Huntite-Hydromagnesite

By: Dr. Ed Weil

Research Professor, Polytechnic Institute of NYU (off-campus)
IP Fellow, University of Akron Research Foundation
Adjunct Professor., SUNY Stony Brook (off-campus)
Consultant in flame retardancy; U.S. patent agent

Huntite-Hydromagnesite is a natural mineral mined in Greece and Turkey and sold by R.J. Marshall as C-TEC MC9. It is an approximately equal mixture of huntite, Mg3Ca(CO3)4, and hydromagnesite, Mg4(CO3)(OH)2∙3H2O, and is dried, crushed, finely ground, and classified to produce a white powder, the majority of its particles having less than 1 micron size. It gives off both water and carbon dioxide when heated, with a minor loss at about 230°C (thus, somewhat more thermally stable than ATH), and with major losses at about 420°C and 550°C; the total endotherm being about 1000 J/g and the total weight loss being about 53%. It provides approximately the same physical properties to a polyolefin as does ATH, and in some formulations, is found to have a cost vs. f. r. performance advantage. The huntite component contributes little to the endothermic effect at the decomposition temperature of most polymers but nonetheless has a positive benefit which is attributed to a heat barrier effect and reinforcement of the combustion residue.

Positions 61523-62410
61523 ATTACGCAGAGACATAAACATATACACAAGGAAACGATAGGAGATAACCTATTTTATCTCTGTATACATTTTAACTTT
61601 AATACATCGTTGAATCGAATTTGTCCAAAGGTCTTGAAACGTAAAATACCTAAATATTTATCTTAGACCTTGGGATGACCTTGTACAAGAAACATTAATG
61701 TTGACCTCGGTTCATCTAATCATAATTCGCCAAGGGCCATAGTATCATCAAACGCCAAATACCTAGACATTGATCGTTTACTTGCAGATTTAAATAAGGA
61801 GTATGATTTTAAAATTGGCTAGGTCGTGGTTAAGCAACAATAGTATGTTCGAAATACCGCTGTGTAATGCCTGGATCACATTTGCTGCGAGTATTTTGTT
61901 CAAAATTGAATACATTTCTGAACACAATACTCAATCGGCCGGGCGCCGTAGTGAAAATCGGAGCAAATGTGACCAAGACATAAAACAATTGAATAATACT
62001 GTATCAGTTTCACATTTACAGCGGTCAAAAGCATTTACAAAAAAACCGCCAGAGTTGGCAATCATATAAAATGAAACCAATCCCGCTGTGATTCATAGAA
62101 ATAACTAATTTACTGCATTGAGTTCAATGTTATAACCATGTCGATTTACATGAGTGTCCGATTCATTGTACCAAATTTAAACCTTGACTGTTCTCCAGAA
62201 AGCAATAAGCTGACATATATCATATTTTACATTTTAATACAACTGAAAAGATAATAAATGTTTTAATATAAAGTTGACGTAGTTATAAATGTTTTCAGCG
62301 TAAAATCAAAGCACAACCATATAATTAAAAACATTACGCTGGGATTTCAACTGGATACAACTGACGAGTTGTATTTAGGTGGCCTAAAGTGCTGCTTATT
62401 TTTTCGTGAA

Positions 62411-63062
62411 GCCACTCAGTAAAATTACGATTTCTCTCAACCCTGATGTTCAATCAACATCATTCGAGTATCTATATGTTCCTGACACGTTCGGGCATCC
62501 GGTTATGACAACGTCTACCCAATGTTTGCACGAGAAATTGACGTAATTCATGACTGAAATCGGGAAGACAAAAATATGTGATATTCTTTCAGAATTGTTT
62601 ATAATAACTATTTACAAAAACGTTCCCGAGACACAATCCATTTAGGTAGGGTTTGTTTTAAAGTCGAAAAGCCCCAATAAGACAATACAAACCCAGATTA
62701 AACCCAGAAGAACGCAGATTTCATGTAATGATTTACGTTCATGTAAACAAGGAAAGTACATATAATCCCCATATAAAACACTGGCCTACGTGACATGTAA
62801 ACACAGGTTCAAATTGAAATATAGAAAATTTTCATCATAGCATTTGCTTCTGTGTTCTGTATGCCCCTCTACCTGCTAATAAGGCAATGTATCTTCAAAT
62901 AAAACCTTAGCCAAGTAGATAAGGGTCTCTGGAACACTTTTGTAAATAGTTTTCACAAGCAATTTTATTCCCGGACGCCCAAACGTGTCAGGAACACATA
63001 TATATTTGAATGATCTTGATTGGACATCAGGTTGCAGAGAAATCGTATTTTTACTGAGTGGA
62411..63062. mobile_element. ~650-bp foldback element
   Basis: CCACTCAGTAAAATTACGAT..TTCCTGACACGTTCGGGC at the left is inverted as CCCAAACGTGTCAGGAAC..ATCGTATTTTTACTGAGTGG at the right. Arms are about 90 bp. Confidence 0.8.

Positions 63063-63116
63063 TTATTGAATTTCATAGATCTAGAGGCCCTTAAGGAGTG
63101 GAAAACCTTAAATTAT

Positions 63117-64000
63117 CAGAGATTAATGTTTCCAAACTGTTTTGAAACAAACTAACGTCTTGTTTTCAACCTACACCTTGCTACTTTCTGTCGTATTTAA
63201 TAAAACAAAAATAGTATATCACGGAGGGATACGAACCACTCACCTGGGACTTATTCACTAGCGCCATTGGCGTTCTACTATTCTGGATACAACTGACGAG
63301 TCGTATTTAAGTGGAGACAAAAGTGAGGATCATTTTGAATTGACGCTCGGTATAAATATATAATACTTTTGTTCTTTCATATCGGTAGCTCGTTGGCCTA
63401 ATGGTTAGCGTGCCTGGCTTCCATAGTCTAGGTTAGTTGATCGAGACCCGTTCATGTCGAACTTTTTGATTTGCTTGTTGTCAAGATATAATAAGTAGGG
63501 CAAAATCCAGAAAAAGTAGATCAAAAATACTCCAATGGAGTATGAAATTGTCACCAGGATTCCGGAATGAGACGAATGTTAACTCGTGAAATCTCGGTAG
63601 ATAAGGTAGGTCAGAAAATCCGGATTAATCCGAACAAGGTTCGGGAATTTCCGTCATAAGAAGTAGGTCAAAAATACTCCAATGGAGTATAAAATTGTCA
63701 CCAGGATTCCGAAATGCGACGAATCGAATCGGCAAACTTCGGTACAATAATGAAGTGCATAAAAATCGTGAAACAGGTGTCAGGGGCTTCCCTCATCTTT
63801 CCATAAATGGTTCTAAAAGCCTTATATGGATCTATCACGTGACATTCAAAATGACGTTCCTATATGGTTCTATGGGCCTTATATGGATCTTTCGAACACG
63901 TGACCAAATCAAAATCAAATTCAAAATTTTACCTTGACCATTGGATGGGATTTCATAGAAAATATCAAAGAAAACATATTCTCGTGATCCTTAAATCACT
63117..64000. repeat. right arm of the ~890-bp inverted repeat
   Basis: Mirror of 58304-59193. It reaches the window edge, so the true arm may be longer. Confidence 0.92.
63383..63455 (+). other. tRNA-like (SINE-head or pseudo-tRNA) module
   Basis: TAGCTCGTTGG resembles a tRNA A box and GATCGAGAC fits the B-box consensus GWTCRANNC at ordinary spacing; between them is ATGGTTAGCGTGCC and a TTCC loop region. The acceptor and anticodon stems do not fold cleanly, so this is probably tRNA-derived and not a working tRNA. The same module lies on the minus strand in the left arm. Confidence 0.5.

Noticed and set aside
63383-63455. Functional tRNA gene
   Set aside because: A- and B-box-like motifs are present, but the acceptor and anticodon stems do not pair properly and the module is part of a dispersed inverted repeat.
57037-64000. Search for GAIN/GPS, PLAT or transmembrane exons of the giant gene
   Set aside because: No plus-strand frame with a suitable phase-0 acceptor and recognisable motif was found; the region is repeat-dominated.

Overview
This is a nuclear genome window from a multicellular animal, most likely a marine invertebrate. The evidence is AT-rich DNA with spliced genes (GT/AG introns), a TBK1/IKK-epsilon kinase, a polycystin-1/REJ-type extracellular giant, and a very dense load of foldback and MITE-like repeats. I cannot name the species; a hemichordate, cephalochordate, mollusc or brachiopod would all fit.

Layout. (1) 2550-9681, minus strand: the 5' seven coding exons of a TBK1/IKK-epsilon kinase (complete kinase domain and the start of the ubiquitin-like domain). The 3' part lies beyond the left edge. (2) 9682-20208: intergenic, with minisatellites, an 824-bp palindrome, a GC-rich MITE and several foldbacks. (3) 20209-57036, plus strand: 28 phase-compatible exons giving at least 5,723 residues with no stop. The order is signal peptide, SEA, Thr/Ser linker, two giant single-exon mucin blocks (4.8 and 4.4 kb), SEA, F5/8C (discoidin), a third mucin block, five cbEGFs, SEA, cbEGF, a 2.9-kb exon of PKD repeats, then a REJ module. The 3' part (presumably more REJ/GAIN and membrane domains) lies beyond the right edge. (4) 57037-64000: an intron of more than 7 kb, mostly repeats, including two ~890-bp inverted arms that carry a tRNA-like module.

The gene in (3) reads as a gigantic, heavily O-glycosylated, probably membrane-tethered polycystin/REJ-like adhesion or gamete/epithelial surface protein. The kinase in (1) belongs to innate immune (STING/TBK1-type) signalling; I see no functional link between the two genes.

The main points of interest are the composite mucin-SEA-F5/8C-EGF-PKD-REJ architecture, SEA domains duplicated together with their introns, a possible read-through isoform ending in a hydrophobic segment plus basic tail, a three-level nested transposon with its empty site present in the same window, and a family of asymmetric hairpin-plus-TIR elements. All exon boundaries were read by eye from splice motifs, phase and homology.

[FROM E. WEIL AND S. LEVCHIK, FLAME RETARDANTS FOR PLASTICS AND TEXTILES: PRACTICAL APPLICATIONS (HANSER, 2016)]

Next post we will look at Antimony Trioxide.